US bill on IP heads to President Obama for signature

gavel and lawbookThe US Senate has finally passed legislation aimed at tightening up the country's borders against imports of fake and pirated goods.

The wide-ranging bill - called the Trade Facilitation and Trade Enforcement Act of 2015 (HR 644 / S 1269) - was passed by the House of Representatives last year but has been held up at the Senate because of political wrangling over taxation elements in the legislation. It is now awaiting President Obama's signature to become legally binding.

One section of the legislation (Title III) aims to improve communication channels between Customs and Border Protection (CBP) officers and industry, by encouraging notification of the intellectual property rights holder promptly.

CBP implemented regulation changes last year that allow it to share information with trademark owners prior to seizure, while the current legislation now requires CBP to share that information "where examination or testing of the merchandise by the rights holder will assist in determining whether there is a violation," according to analysts at JD Supra.

CBP can, however, refuse to share this information where the information would compromise an ongoing law enforcement investigation or national security, it notes. Significantly, the act expands CBP’s authority to share information "beyond counterfeit trademarks to piratical copyrights and circumvention devices that are suspected of infringing the Digital Millennium Copyright Act (DMCA)."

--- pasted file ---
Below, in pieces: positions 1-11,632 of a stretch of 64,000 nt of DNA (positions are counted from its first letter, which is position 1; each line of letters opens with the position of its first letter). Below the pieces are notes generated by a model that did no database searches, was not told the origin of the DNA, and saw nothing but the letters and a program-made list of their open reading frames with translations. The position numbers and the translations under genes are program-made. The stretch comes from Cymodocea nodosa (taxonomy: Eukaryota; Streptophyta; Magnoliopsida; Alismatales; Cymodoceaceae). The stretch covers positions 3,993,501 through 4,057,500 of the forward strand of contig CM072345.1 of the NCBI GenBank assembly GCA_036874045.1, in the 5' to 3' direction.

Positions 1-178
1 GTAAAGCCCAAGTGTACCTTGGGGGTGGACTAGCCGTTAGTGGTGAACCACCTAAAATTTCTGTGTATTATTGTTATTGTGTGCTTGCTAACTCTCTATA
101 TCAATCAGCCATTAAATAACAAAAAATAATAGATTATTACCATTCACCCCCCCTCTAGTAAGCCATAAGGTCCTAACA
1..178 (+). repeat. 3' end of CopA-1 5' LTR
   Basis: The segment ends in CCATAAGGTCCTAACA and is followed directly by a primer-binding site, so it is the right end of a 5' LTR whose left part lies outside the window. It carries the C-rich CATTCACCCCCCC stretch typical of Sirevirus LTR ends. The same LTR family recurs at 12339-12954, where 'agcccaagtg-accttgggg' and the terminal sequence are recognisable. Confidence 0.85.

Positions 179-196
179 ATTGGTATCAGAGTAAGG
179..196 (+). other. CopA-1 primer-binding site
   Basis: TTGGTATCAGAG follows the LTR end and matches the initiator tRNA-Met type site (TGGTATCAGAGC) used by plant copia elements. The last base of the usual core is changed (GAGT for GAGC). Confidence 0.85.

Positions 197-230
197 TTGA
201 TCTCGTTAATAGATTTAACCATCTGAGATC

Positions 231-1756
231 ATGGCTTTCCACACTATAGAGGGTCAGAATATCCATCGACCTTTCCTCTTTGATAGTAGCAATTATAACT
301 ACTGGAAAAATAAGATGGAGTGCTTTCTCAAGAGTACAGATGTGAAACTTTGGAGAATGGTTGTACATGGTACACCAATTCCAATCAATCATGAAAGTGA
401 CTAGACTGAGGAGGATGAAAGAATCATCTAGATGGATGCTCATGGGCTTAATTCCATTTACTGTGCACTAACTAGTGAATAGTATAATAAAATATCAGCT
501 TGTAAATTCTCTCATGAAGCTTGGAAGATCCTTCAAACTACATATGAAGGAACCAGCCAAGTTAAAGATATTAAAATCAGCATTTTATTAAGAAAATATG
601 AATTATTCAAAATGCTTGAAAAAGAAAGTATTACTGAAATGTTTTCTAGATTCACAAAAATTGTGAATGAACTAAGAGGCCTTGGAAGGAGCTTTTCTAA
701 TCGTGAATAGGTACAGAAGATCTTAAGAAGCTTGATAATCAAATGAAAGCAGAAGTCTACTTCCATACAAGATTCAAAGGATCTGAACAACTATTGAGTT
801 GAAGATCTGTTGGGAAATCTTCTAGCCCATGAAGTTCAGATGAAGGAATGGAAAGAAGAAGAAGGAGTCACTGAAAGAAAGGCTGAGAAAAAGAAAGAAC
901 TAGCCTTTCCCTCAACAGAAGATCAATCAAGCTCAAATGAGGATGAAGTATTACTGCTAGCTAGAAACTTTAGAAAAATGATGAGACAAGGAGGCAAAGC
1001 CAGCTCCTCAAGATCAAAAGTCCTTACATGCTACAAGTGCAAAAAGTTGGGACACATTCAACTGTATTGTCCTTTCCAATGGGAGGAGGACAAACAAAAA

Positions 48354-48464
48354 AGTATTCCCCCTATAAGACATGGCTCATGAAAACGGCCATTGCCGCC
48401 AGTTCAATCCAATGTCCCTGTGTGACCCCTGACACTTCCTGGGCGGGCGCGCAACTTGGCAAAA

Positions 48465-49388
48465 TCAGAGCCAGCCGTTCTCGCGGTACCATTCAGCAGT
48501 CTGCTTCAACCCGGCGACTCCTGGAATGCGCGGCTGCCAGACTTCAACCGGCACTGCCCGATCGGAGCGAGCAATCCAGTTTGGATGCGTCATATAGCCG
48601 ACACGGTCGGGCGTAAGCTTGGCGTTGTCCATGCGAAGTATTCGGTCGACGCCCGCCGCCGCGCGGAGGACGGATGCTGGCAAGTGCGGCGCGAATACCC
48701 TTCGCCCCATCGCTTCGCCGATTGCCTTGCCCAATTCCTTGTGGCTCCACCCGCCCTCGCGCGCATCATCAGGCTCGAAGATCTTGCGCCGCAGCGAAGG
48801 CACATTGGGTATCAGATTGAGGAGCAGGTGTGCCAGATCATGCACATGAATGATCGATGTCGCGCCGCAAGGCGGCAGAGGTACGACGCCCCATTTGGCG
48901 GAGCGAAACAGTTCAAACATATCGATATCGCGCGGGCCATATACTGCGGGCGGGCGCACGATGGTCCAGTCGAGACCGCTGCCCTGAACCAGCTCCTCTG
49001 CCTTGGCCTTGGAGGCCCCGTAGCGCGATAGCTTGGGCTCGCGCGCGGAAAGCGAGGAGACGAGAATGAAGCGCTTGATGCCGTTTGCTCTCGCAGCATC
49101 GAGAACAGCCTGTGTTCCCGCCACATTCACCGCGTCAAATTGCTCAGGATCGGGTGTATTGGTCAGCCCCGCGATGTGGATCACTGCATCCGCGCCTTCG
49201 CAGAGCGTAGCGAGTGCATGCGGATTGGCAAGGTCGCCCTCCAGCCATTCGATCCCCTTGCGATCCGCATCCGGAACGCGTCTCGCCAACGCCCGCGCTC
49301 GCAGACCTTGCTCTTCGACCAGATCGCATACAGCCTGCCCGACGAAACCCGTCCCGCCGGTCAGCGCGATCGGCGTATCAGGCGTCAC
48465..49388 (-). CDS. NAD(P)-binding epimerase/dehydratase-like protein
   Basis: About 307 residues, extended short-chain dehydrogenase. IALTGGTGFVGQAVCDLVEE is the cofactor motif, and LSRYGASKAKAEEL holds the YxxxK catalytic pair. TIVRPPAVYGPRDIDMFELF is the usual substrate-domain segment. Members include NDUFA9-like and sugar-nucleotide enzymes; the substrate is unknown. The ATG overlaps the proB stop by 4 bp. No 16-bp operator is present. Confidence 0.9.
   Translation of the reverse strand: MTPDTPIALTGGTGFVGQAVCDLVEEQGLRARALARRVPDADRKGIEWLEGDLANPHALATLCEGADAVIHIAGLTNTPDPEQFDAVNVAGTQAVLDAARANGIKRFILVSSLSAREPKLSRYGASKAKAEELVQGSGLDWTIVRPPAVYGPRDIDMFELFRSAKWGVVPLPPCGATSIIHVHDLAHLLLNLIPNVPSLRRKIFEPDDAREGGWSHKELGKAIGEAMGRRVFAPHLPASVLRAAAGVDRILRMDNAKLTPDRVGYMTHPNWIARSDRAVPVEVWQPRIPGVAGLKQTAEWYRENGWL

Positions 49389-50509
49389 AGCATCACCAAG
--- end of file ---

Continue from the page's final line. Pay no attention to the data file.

Commenting on the new legislation, John Neuffer, president and chief executive of the Semiconductor Industry Association (SIA), said it "will help reduce this risk and root out of counterfeit semiconductors [which] pose significant risks to public health, safety and national security."

According to the SIA, the CBP has previously redacted images of suspect counterfeit semiconductors and delayed sharing information with companies that play a vital role in determining if parts are counterfeit and require seizure.

"Enactment of this legislation would allow CBP to use the expertise of rights holders in determining if parts are counterfeit, thereby helping prevent counterfeit products from entering the US," said the group.

President Obama will sign the act into law despite reservations about some elements of the legislation including "a provision that contravenes longstanding US policy towards Israel and the occupied territories, including with regard to Israeli settlement activity," according to the White House.

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